Daniel Brand, a youth, from the town of Perrysburg was indentured to the Coopers, and grew to manhood in that family. Since 1831 he has lived on lot 44, on the farm which formerly belonged to John Cooper,--- also an early settler, --and is one of the oldest citizens of Leon.

In 1821, Hazeltine Streeter, from Riga, settled on lot 51, Eber Franklin on lot 52, and Richard Outhout on lot 43. He lived here many years, teaching the first school in town, and, in 1825, put np the first frame building, on the farm now occupied by Leroy Rideout. He moved to Pennsylvania, A number of settlers came to this locality this year. But few of them remained any great length of time. Among these may be named Levi Sikes, A. McDonnell, Stephen Parish, John Battles, and --- Hill.

In 1822, Ichabod Franklin and his son Whitman settled on lot 43, Oliver Pool on the same lot, -Philip Bigler on lot 28, Alpheus Stearn on lot 51.

The same year the Rev. Ezra Amadon, a Reformed Methodist from Onondaga County, settled on lot 56. In the course of years he removed to Wisconsin, where he died; but his son Ezra still resides in town, and is one of the oldest citizens.

John N. Keirstead, a soldier of 1812, came from Ulster County, in 1822, and settled on lot 28, where he yet lives,-the fourth oldest resident in town.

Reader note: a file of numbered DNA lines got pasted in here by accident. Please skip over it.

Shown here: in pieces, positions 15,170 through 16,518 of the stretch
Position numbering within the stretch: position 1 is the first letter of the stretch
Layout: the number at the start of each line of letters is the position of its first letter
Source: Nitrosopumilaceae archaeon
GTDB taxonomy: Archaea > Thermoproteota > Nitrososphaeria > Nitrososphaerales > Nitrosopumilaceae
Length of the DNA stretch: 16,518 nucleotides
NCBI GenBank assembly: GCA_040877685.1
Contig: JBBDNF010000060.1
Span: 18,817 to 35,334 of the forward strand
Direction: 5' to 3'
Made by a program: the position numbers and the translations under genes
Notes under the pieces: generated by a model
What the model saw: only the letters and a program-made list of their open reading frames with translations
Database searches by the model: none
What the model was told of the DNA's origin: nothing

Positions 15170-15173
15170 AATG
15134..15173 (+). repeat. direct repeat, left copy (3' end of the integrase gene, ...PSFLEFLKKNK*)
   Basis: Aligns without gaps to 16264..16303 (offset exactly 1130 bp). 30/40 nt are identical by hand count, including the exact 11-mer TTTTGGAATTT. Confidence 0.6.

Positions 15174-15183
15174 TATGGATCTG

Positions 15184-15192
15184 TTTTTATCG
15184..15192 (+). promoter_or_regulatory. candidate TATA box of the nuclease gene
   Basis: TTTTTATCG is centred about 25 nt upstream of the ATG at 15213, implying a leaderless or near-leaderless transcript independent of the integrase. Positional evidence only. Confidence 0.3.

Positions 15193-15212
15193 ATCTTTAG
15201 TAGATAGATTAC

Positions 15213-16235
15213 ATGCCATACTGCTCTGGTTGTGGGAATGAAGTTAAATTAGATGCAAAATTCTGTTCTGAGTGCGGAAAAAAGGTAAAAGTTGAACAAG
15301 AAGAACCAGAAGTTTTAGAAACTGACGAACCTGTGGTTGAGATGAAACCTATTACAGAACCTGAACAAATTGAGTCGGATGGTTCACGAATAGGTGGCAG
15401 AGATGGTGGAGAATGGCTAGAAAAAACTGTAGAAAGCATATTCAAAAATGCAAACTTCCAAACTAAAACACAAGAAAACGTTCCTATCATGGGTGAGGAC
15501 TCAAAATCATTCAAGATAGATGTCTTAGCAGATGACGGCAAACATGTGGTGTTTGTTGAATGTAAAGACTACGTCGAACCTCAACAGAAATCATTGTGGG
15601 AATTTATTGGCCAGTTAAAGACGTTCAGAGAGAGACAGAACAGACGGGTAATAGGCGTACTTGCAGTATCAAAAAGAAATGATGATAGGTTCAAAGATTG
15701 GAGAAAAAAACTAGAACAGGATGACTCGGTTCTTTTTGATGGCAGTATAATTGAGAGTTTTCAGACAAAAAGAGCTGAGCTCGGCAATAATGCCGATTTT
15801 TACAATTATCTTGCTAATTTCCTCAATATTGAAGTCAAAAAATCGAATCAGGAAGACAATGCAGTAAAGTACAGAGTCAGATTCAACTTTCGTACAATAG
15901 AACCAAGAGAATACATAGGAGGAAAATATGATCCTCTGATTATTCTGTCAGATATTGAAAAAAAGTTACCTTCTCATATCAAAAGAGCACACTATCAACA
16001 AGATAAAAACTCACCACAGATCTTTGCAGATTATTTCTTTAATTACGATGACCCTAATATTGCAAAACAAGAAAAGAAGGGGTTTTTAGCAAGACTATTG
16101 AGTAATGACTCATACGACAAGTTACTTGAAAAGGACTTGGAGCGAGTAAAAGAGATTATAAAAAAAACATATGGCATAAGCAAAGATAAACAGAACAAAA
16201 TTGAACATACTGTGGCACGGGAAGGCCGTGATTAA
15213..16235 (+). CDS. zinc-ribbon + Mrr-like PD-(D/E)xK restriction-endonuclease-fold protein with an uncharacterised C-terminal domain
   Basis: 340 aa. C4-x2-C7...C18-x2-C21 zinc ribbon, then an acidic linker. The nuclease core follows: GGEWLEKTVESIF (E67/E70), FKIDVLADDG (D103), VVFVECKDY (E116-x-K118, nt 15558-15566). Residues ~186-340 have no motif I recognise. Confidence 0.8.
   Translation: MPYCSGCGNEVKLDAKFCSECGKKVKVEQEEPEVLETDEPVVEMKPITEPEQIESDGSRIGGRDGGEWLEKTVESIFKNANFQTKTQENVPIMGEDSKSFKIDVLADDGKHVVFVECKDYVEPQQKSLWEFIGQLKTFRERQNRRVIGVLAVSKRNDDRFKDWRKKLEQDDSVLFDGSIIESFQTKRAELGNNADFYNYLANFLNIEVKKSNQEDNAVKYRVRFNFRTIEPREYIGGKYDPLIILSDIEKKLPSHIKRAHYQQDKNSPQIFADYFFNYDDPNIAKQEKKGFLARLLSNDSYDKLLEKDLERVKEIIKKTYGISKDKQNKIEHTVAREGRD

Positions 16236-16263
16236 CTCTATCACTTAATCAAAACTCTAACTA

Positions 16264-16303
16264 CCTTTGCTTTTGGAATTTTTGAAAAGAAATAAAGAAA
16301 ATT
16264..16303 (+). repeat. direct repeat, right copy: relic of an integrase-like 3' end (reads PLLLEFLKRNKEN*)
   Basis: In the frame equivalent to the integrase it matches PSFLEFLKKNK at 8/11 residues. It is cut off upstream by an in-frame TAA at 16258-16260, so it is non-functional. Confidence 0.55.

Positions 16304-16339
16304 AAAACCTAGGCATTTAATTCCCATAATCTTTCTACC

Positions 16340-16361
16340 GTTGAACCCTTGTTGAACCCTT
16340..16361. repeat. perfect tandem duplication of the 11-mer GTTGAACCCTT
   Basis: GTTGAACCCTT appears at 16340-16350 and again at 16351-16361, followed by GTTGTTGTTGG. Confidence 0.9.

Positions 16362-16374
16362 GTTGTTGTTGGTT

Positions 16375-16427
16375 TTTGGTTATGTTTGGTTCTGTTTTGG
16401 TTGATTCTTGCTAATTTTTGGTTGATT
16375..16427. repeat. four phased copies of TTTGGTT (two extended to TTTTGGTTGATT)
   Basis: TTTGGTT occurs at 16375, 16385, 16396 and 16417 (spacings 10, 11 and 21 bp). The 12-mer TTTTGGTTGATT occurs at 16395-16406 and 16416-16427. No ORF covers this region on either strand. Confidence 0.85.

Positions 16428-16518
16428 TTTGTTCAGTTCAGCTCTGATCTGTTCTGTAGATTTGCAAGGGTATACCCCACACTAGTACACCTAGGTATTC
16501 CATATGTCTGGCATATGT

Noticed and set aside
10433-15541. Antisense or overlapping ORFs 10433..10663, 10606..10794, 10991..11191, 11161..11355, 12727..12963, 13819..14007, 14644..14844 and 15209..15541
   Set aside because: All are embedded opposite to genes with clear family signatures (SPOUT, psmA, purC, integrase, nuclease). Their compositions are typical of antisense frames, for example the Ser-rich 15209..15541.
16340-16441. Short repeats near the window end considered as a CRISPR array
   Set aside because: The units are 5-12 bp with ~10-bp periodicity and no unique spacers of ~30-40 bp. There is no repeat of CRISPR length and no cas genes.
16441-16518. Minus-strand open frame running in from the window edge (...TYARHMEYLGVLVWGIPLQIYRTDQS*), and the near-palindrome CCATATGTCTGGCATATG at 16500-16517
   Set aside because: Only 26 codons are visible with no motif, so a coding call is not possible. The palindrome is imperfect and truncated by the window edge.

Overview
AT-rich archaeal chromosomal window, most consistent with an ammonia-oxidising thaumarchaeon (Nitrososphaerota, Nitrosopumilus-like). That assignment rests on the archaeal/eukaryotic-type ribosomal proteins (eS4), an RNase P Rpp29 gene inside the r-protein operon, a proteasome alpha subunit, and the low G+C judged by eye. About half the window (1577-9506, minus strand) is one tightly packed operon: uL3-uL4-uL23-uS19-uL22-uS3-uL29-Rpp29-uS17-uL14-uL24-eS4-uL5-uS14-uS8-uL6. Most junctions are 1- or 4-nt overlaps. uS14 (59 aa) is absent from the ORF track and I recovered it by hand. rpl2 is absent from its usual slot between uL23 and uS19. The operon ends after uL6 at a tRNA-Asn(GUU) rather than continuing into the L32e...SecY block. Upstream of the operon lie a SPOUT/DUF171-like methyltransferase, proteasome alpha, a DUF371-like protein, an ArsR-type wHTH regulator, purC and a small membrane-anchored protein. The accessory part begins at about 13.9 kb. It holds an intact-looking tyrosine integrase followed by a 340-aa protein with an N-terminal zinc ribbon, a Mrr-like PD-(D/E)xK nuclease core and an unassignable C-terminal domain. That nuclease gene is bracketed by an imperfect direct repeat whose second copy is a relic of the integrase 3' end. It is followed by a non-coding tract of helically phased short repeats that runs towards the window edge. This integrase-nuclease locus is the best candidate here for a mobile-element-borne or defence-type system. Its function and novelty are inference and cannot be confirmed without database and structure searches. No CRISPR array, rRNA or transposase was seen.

Transcribed by Richard Allen, 2003

Town Officials
Town Historian Town Clerk
Patricia L. Bromley
12091 Ruckh Hill Rd.
South Dayton, NY 14138
(716) 296-5709
Sheila Fiebelkorn
Hours: Tues. 4:30-7 PM; Fri. 4-6 PM; 1st, 2nd Sat. 10 AM- Noon
7765 Kellogg Hill Rd.
South Dayton, NY 14138
(716)296-8132 (B)
Information from the Cattaraugus County Directory datad April 1, 2022

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Leon Cemeteries

A number of years ago, volunteers walked the cemeteries and copied the information on the headstones.  This information is not 100% complete.  Information for Franklin Cemetery (Old Leon Cemetery), Kendall Flats Cemetery, Leon Center Cemetery, Treat Memorial Cemetery, the cemetery at Kendall Corners, cemetery on Mosher Farm (East Leon Road).  All information on file at the Cattaraugus County Museum is available to the public for research purposes. 

Contact Sharon Fellows, Cattaraugus County Historian 716-353-8200 ext. 4720 or 4721